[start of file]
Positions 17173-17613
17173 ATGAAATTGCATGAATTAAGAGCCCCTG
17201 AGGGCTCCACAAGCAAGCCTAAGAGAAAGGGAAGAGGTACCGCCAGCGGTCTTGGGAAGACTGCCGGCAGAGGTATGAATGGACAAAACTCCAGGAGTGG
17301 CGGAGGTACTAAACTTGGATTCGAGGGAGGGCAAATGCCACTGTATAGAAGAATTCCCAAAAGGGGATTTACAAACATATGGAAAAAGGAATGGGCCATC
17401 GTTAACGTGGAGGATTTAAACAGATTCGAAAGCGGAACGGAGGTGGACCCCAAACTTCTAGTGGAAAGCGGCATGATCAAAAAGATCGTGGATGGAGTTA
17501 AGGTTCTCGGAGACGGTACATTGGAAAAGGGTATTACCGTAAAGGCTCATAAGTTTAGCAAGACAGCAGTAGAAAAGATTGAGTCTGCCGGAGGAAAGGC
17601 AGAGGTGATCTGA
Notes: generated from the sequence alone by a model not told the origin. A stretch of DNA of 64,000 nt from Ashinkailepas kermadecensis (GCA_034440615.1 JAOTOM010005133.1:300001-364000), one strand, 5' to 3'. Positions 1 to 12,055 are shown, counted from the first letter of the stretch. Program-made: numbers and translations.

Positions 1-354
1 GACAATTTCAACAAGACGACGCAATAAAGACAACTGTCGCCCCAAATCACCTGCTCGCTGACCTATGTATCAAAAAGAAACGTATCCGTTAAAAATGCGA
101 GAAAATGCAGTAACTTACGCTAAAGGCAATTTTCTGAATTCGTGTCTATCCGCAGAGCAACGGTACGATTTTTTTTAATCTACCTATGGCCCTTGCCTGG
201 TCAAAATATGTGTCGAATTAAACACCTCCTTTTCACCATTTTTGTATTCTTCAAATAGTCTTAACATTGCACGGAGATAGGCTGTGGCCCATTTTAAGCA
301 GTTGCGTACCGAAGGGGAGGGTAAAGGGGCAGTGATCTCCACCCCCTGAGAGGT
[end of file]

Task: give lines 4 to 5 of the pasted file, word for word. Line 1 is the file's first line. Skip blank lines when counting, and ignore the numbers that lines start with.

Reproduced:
17301 CGGAGGTACTAAACTTGGATTCGAGGGAGGGCAAATGCCACTGTATAGAAGAATTCCCAAAAGGGGATTTACAAACATATGGAAAAAGGAATGGGCCATC
17401 GTTAACGTGGAGGATTTAAACAGATTCGAAAGCGGAACGGAGGTGGACCCCAAACTTCTAGTGGAAAGCGGCATGATCAAAAAGATCGTGGATGGAGTTA